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Tartaric Acid Formula

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Last updated date: 17th Jul 2024
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What is the Chemical Formula of Tartaric Acid?

Tartaric acid is a naturally occurring organic acid. It is usually obtained naturally from fruits, typically from grapes and also from bananas, tamarinds and citrus fruits. It is an alpha-hydroxy-carboxylic acid. Hence, the Tartaric acid formula, which is the chemical formula of tartaric acid, can be given as C4H6O6. The molecular weight of tartaric acid can be determined from the Tartaric acid formula, which is 150.087 g/mol. The linear structural formula of Tartaric acid is HOOCCH(OH)CH(OH)COOH. Hence, the scientific chemical name of Tartaric acid or Tartaric acid IUPAC name is 2,3 - Dihydroxybutanedioic acid. Other than the preferred Tartaric acid IUPAC name, some different names by which tartaric acid is also recognised include Threaric acid, Racemic acid, 2,3-Dihydroxy Succinic acid, Uvic acid, Winestone, etc. 

Properties of Tartaric Acid

From the given molecular formula of tartaric acid and the linear tartaric acid formula structure, the spatial configuration of the chemical compound is given as follows:

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Some of the Physical Properties of Tartaric Acid that can be Depicted are:

  • It is a white crystalline organic acid. It is obtained as a derivative of succinic acid.

  • It is an aldaric acid which means that it is a sugar acid-containing hydroxyl and carboxylic groups at the terminal ends. 

  • From the molecular formula of tartaric acid and structural formula of tartaric acid it can be understood that tartaric acid is diprotic in nature i.e. it can donate two protons from the hydroxyl groups of the two carboxylic acids at the two ends of the molecule. 

  • Some of the properties that cannot be understood from the chemical formula of tartaric acid include the chemical chirality of the molecule. It played an important role in the discovery of the chemical chirality concept. It is obtained as a racemic mixture of dextro or levorotatory acid. 

  • Tartaric acid is also present in a meso isomeric form. In this form, the lower half of the molecule is mirror-symmetric to the other half. Due to this, the mirror plane passes through the centre and thus it is an optically inactive molecule. 

  • Along with being chiral, tartaric acid is also able to rotate polarised light. It was this quality that helped in the discovery of chemical chirality. 

  • It is used as a sweetener in wines. Known for chemically lowering the pH of the fermentation.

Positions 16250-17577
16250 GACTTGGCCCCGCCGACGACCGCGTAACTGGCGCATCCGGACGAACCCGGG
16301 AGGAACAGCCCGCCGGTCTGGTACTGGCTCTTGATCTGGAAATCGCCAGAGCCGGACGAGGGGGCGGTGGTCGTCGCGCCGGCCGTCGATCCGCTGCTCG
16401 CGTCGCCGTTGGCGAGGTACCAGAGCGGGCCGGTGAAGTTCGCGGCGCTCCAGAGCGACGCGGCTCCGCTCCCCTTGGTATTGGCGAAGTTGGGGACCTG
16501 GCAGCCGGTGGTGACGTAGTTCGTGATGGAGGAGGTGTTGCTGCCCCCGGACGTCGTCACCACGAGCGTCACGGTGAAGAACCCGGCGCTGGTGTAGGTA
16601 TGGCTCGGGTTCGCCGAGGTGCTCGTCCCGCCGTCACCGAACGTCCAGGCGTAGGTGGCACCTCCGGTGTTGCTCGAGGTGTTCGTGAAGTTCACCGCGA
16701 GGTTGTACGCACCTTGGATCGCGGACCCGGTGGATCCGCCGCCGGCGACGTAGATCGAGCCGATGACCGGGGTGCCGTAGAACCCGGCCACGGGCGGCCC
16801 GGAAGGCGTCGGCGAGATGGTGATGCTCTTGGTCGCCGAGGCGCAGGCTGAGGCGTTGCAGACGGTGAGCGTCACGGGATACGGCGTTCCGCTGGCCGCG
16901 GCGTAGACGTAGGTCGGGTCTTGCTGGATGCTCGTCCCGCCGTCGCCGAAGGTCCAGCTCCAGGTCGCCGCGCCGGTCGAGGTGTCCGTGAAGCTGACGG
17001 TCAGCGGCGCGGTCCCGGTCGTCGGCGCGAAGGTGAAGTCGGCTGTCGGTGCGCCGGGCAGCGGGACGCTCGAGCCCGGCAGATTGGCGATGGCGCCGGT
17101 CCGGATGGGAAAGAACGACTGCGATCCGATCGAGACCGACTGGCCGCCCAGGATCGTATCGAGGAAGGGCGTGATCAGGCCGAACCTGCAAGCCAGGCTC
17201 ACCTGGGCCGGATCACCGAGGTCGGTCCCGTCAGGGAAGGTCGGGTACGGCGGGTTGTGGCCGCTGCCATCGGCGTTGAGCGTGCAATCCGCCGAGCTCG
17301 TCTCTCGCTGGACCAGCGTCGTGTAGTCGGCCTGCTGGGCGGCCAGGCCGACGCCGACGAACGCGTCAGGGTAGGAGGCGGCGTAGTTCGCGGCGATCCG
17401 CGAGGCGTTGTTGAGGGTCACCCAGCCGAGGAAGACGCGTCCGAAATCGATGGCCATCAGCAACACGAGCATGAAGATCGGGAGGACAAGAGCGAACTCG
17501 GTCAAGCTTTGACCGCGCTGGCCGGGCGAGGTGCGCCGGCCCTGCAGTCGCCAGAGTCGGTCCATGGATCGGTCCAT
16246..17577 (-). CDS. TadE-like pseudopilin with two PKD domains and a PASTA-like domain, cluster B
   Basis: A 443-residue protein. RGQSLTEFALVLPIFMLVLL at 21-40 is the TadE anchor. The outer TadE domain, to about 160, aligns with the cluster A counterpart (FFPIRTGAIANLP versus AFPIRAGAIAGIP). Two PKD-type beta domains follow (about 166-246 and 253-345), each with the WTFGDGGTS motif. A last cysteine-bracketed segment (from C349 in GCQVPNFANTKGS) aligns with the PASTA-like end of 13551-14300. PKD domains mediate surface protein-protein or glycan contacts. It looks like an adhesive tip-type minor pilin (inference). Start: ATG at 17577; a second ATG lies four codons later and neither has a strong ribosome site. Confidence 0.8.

Some of the Common Uses of Tartaric Acid are as Follows:

  • One of the most common uses of tartaric acid is as a sweetener in wine. It is easily identified on the wine as “wine diamonds” and is present as crystals on the cork or the bottom of the bottle. 

  • Tartaric acids are also used in superconductors. They seem to increase the critical temperature of the superconductors supposedly by the raising of the oxidation grade. The precise and clear mechanism is not yet known. 

  • Its varied applications also include its use in the field of pharmaceuticals. An example of this is the use of tartaric acid for producing effervescent salts which when combined with citric acid are used to make the taste of oral medicines better. 

  • In Industrial applications, it is mainly used for the purpose of chelating metal ions such as calcium and magnesium. Hence, it is used as a chelating agent not only in metal industries but also in making soil fertilizers and for cleaning certain metal surfaces like aluminium, copper, etc. 

FAQs on Tartaric Acid Formula

1. What is Tartaric Acid Used for?

Ans: Tartaric acid is known for its use as a wine sweetener. It is very often used for aiding in grape and lime flavoured beverages, gelatins, desserts, jams, jellies and hard sour confectioneries. The acidic monopotassium salts that are more commonly known as the ‘cream of tartar’, are the ones that are used in the baking powders and the leaving systems.

2. Is Tartaric Acid Toxic?

Ans: No toxic effects are known such as tartaric acid. No toxicity to the nephrons, no indication for the genotoxic potential of tartaric acid and any of the sodium and potassium salts. Most of the tests for the toxicity involved the naturally produced and available L-(+)-tartaric acid form which is commonly found in citrus fruits and occurs mainly in grapes.